- Global Health Experts Propose Global Action Plan To Combat Low Immunization Rates In Lancet ID Opinion Piece
The Lancet Infectious Diseases: The public health crisis of underimmunization: a global plan of action
Lawrence O. Gostin of the O’Neill Institute for National and Global Health Law at Georgetown University Law Center and colleagues
“…Reasons for falling vaccination rates globally include low public trust in vaccines, constraints on affordability or access, and insufficient governmental vaccine investments. Consequently, an emerging crisis in vaccine hesitancy ranges from hyperlocal to national and worldwide. Outbreaks often originate in small, insular communities with low immunization rates. … Resurging childhood diseases and fragile global vaccination campaigns necessitate concerted action. Our action plan focuses on the prime causes of underimmunization: vaccine availability, public distrust, and lax immunization laws. Immunization is a potent public health tool. Finding the political will and holding governments accountable are essential. Countless lives can be saved if the international community sustainably funds vaccination systems, assures reliable information, and safeguards the common good through meaningful law reform” (11/6).
- Global Health Research Journals Should Make Changes To Encourage Diversity, Inclusion In Authorship, Opinion Piece Says
Forbes: Global Health Research Needs More Than A Makeover
Madhukar Pai, Canada Research Chair of Epidemiology & Global Health at McGill University and director of the McGill International Tuberculosis Centre
“…Research shows that global health is still struggling to shed its colonial past. This is reflected in who drives the research agenda, who dominates authorship, and who edits the research. … [E]ven when research is done collaboratively, there are issues with authorship and inclusion. … Since editors act as gatekeepers, who edits research matters a lot. In a recent study, we examined the composition of editors and editorial board members of 12 major global health journals to examine diversity and inclusion. Across all journals, only a third of editors were female, and a third were based in LMICs. … Given these findings, it is easy to understand why research papers from LMICs, written entirely by local experts, rarely get published in high-impact journals. … Some of the concerns (e.g. editorial board diversity) can be addressed quickly. Indeed, some journals (e.g. Lancet Global Health, BMJ Global Health) have already pledged to achieve parity in gender and representation of LMIC expertise. I hope other global health journals will follow suit…” (11/10).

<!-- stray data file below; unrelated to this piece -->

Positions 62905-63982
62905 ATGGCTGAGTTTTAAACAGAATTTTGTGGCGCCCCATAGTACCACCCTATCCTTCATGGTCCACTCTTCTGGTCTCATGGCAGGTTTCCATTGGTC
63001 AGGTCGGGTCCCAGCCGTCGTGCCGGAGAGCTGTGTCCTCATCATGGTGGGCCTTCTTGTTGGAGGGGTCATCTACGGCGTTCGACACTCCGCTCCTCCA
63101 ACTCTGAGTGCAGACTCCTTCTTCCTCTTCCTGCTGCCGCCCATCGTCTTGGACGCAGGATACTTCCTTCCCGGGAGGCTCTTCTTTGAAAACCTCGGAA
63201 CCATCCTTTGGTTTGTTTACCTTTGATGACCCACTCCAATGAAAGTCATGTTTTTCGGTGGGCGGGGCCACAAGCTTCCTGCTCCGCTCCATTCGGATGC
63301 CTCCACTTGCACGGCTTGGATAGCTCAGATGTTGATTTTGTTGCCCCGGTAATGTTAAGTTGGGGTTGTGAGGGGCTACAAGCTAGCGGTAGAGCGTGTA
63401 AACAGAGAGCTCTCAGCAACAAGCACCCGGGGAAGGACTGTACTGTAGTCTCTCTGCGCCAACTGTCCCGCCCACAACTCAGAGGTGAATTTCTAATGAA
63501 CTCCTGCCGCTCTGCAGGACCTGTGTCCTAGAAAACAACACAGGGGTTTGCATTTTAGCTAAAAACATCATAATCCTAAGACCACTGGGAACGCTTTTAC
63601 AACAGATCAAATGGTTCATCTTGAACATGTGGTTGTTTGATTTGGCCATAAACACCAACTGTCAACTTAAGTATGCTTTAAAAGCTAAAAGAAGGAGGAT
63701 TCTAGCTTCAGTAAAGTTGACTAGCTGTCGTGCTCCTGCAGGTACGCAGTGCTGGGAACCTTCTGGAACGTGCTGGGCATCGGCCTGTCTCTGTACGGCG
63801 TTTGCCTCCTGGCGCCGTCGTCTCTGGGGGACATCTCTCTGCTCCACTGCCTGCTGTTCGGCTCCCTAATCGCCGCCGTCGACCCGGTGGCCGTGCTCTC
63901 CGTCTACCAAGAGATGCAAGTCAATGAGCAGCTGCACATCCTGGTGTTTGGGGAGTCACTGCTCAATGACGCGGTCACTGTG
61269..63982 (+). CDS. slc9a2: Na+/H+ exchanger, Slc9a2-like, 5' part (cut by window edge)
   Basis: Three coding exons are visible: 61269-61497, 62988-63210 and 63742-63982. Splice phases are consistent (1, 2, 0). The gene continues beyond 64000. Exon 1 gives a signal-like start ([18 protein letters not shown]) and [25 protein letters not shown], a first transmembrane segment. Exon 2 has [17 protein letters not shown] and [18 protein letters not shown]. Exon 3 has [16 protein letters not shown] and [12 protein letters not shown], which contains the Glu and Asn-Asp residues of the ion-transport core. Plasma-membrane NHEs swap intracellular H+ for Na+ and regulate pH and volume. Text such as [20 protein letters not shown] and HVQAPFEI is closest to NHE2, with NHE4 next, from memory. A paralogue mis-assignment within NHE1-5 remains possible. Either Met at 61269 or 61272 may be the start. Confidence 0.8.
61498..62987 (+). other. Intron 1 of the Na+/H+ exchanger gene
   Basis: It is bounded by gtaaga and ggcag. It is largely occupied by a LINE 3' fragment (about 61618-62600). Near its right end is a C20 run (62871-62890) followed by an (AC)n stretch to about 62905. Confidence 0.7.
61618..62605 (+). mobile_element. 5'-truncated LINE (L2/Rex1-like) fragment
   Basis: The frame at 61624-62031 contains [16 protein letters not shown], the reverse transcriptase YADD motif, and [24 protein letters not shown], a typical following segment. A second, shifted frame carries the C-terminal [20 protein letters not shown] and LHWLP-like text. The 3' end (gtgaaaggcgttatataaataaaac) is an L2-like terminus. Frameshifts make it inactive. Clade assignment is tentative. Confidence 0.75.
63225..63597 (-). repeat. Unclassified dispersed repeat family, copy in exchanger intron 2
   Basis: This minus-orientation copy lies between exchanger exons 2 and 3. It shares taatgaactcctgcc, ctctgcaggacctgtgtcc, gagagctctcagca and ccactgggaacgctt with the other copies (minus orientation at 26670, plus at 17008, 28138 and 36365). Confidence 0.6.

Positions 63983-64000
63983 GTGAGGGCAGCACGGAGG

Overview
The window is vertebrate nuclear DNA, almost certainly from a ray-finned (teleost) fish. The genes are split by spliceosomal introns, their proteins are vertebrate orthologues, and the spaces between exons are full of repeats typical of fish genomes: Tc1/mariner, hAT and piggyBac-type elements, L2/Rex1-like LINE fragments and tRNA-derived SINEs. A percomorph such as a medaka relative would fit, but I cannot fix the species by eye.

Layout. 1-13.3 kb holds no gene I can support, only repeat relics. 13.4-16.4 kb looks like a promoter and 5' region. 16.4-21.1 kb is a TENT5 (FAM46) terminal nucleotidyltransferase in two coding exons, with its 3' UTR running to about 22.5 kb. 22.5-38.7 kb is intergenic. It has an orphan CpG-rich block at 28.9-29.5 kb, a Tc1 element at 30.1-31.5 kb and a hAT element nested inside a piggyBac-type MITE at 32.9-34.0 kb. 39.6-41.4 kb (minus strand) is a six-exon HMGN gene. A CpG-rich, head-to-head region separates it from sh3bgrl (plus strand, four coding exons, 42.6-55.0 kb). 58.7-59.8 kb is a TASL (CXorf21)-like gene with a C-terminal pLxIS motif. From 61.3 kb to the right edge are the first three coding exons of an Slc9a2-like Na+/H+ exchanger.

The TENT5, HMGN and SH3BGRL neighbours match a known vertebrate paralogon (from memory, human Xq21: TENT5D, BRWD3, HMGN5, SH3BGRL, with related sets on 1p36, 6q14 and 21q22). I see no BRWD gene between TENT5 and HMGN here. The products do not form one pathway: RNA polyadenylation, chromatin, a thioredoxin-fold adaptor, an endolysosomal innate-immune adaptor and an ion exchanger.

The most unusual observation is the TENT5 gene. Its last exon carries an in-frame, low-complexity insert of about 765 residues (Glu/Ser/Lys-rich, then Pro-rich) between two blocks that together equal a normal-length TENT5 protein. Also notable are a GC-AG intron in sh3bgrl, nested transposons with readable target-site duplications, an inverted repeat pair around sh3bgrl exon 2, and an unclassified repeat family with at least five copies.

From the Global Health Policy Community
- Tanzania, WHO, Partners Launch Nationwide Campaign To Administer Measles Rubella, Inactivated Polio Virus Vaccines
WHO Regional Office for Africa: Reaching more than 8 million children with the Measles Rubella vaccines
“…This month, Tanzania with the support from WHO and partners launched a nation-wide campaign in more than 8,000 vaccination centers. In this campaign two vaccines — measles rubella and IPV vaccines — were administered at once. This is the first time the country has implemented a vaccination campaign in this approach — giving two injectable vaccines at once…” (11/8).
- European Health Forum Fellows Explore Role Of 'Disruption' In Improving Health Systems
BMJ Opinion: Disruption in healthcare: how can it improve population health?